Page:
Cross-border tuition deal changing

WINONA, Minn. — Each year, thousands of Wisconsin students head over the border to go to Minnesota universities. Right now, they pay less in tuition than Minnesota residents. But that will soon change.

The tuition reciprocity deal between the two states allows students to pay in-state tuition even if they choose to go to college across the border.

Minnesota tuition is more expensive, and in the past the state of Wisconsin has reimbursed Minnesota to cover the difference. But under the change approved yesterday, students will soon have to cover the cost out of their own pockets.

Many Wisconsin freshmen moving into Winona State feel like they’ve dodged a bullet. Starting in fall 2012, new students from Wisconsin will have to pay the same tuition as students from Minnesota– not the reduced rate Wisconsin residents are getting now as part of the reciprocity agreement.

With the increased tuition, the V.P. of Student Life at Winona State Connie Gores says the university will look into ways to work with future students to help offset the new cost.

“We want everybody to have the opportunity to be here. If they’ve been admitted to Winona State, we want them to be a student. And we don’t want an additional increase to stand in their way,” said Gores.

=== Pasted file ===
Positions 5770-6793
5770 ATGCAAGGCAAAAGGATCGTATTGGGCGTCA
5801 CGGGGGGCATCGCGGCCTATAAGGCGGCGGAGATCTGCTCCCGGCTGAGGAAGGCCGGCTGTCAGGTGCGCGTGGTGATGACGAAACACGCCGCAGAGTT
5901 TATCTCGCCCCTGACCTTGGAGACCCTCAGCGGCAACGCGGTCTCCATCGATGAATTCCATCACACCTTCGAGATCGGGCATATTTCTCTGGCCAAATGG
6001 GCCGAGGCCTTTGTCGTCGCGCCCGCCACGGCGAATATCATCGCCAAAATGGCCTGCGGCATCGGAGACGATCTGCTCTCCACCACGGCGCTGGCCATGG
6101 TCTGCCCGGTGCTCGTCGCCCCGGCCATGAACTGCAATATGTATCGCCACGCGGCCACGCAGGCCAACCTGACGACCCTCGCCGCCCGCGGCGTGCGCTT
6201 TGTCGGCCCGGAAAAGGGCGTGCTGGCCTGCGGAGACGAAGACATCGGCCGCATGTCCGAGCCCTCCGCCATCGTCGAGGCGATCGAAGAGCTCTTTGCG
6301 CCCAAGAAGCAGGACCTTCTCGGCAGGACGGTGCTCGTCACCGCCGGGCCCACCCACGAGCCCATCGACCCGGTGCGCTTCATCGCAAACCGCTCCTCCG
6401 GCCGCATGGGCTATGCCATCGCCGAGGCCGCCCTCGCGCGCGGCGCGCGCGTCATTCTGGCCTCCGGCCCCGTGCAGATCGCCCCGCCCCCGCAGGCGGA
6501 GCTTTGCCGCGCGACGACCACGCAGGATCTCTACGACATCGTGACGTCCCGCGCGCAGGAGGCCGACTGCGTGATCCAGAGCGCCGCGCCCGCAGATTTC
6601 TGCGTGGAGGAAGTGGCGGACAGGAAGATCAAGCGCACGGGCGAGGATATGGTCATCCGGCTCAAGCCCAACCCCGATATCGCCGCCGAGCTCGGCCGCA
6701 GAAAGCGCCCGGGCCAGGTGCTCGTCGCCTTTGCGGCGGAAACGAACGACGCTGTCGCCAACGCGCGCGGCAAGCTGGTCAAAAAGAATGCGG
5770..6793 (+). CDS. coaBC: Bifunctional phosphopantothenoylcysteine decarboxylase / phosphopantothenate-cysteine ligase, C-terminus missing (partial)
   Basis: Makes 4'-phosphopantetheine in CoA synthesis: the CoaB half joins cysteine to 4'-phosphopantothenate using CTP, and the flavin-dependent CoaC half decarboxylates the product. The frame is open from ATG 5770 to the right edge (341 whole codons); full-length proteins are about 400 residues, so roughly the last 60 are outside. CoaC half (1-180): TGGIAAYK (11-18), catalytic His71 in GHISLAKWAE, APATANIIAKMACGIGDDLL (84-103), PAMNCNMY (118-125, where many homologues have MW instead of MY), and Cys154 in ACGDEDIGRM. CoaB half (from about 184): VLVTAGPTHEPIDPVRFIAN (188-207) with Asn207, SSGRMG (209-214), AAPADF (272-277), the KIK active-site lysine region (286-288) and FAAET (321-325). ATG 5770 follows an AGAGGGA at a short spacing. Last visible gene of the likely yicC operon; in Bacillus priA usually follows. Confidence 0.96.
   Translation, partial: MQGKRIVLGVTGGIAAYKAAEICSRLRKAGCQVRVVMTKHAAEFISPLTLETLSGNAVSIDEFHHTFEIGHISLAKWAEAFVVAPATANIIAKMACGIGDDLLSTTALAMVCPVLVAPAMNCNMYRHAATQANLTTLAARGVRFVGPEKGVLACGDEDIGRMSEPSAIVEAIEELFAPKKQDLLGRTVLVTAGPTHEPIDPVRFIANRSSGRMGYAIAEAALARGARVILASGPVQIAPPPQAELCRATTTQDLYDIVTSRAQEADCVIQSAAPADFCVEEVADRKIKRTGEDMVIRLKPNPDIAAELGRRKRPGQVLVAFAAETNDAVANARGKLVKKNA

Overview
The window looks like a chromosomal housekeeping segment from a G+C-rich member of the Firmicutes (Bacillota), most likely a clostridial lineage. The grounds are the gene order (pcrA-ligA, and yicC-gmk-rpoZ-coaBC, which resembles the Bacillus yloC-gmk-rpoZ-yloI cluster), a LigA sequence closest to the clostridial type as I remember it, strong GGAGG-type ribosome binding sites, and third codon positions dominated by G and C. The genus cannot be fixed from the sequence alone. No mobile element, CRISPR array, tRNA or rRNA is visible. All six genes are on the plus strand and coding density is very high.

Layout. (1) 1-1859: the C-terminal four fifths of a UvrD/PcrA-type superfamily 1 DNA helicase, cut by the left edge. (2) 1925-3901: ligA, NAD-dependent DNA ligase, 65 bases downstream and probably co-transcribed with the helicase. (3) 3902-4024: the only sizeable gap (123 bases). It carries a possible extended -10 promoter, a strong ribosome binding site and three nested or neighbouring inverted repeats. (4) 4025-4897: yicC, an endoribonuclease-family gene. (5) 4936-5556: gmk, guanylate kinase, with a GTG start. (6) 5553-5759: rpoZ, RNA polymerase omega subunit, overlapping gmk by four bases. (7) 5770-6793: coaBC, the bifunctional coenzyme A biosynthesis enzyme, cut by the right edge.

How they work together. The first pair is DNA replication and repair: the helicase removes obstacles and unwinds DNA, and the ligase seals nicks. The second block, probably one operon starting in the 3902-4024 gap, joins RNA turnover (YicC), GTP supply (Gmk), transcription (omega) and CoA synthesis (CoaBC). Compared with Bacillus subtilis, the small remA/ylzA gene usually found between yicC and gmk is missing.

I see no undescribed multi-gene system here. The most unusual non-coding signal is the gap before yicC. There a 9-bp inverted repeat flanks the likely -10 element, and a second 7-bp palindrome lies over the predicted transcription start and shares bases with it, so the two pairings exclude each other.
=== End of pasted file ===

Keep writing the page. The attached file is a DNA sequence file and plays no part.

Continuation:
But Director of Student Financial Services at WSU David Thorn doesn’t think the change will have much of an impact on where Wisconsin students decide to go to school.

“I don’t think we’re going to see a substantial difference because in fact the dollars are not substantial on an individual basis. It’s a couple hundred dollars more for a Wisconsin student but it’s not thousands of dollars more. It’s not out-of-state tuition. It’s Minnesota in-state tuition,” said Thorn.

Nearly 3,000 students will be moving into Winona State over the next few days. 25 percent of them will be from Wisconsin. But not all of the Wisconsin students moving in today are worry-free. They can only count on their lower tuition if they graduate within four years. And that has some families worried.

“I’m worried about putting pressure on her to graduate in four years and what’s going to happen if she doesn’t…. You plan out what you’re going to pay for your child’s college tuition. And now, I don’t know,” said Wisconsin Todd Berge while moving his daughter into her new dorm.

We don’t know how much more Wisconsin students entering Minnesota universities in 2012 will have to pay as a result of the new changes. That’s going to depend on the price tag of the college they choose. At Winona State this year, students from Minnesota pay about $230 more than students from Wisconsin.